Resources have been mobilised to minimise the effects of any invasion of the African migratory locust from Botswana and Namibia where outbreaks have been reported.
Shingirai Nyamutukwa, head of the Plant Quarantine and Plant Protection Research Services Institute yesterday said there was an alert following reports of a new round of locust outbreaks.
“Yes, it’s true that Namibia and Botswana are battling another wave of locust outbreaks. The locusts are in all stages from nymphs to adults. We’re keeping check on their control efforts so as to assess risks of invasion into Zimbabwe,” he said.
Last year, locust outbreaks in Zimbabwe, Botswana, Namibia and Zambia were controlled.
Heavy rains have created conducive conditions for swarms to breed in these countries forcing plant protection agencies to take steps to control any outbreaks.
SADC and partner organisations like International Red Locust Control Organisation for Central and Southern Africa (IRLCO-CSA) were working with the four countries to control the pest and protect people’s livelihoods.
FAO launched the Southern Africa emergency locust response and preparedness project which is funded by FAO’s Technical Cooperation Programme.
The UN agency is working with SADC and IRLCO-CSA to support governments of the affected countries and the new project will increase the emergency capacity to support the four affected member states.
The US$500 000 project will focus on emergency response in the locust hotspots and strengthen coordination and information exchange among the affected countries.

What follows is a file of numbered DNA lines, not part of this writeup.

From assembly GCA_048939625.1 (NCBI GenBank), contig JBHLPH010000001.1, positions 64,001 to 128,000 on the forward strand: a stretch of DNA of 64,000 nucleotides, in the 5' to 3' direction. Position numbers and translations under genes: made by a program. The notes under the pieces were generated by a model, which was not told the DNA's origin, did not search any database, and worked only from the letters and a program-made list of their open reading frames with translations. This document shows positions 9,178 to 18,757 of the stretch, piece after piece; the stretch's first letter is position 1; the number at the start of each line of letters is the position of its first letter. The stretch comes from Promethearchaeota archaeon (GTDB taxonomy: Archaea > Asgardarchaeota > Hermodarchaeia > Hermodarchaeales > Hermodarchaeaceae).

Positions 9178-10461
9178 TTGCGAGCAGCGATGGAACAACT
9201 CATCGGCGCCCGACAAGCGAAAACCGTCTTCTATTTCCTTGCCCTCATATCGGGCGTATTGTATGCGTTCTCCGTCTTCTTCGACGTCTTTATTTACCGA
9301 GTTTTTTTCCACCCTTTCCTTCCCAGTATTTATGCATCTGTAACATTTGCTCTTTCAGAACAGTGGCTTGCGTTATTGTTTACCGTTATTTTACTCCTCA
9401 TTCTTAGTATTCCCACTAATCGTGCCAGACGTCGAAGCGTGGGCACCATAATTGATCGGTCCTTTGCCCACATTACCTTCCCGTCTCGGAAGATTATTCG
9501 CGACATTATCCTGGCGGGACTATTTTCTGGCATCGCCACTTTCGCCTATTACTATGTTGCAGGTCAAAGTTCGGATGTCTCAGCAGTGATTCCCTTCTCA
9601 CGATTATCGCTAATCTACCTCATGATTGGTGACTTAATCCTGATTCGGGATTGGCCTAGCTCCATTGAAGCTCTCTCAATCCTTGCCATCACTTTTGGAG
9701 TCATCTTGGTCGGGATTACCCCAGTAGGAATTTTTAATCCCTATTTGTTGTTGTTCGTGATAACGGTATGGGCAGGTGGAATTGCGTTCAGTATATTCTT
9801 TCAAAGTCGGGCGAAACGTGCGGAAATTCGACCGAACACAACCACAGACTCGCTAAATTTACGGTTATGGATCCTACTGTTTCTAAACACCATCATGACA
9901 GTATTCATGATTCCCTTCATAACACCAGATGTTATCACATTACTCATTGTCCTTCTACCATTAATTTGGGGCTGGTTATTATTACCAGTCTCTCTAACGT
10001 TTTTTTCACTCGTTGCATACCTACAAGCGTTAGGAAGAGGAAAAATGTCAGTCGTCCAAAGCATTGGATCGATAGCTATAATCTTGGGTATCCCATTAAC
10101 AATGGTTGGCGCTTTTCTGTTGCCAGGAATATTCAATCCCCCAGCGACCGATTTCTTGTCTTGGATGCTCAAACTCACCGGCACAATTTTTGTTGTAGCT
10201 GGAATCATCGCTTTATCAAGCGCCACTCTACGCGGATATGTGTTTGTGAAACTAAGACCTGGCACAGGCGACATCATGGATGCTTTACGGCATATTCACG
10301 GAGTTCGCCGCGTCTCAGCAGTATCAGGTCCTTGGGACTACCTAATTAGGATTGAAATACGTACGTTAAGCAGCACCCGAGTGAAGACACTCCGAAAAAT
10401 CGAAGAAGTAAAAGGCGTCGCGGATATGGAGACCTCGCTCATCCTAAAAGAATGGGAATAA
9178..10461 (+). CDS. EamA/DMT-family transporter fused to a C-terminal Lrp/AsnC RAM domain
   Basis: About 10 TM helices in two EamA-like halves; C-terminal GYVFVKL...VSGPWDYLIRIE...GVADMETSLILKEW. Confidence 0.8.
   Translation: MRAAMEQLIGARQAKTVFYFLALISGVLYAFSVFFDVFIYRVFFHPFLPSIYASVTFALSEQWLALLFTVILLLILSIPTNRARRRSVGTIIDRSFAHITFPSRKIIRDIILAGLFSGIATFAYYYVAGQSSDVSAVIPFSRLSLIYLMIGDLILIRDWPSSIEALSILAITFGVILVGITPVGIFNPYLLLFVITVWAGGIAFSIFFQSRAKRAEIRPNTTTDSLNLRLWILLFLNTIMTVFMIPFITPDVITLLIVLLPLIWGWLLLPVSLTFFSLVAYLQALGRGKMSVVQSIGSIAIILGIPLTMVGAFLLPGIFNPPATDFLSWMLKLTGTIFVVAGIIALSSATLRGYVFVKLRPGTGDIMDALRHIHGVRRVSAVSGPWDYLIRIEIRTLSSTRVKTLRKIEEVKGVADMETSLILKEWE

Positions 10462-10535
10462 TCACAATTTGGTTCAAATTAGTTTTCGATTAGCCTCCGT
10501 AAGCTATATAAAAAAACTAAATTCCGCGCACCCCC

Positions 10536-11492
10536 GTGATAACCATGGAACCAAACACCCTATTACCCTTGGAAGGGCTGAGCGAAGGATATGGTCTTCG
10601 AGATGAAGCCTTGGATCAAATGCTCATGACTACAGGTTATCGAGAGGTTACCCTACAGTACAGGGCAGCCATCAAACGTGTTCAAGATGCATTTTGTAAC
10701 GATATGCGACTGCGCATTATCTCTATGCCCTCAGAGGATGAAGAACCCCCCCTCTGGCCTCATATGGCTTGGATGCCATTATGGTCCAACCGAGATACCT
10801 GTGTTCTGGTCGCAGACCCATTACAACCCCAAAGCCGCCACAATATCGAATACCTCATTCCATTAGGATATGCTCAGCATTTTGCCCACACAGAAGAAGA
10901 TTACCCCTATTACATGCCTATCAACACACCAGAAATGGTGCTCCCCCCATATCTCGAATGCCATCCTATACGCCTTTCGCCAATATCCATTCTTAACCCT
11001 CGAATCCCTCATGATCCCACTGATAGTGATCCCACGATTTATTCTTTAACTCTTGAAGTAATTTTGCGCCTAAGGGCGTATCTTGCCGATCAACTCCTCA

In December last year, Nyamutukwa said there were outbreaks of the Senegalese locust in Gokwe, Dera and Kanyendavhu but these were successfully dealt with.
“The Plant Protection Research Institute provided chemicals for control and farmers crops actually recovered,” he said.
“About 107 households had their Pfumvudza plots affected. However, currently there are no outbreaks of the African migratory locust in the Lowveld. We are planning to visit the areas for assessment of locust activities.
“Resources have been mobilised through FAO and SADC although we need to train all our extension staff so that they in turn train farmers on locust identification, biology and management.”
In Namibia and Botswana, the plant protection expert said, some other types of locusts are emerging besides the African migratory locust owing to the wet weather which create favourable factors for all these insects to multiply.
“With a lot of food available due to good rains, we expect the region to have a torrid time to fight locust outbreaks throughout the last half of the season,” Nyamutukwa said.
Locusts are among the most destructive pests in the world. One swarm can contain tens of millions of adults and there are already multiple swarms in Southern Africa. A single swarm can eat as much in one day as 2 500 people.
In 2020, East Africa faced its worst locust attack in decades with swarming grasshoppers posing unprecedented threat.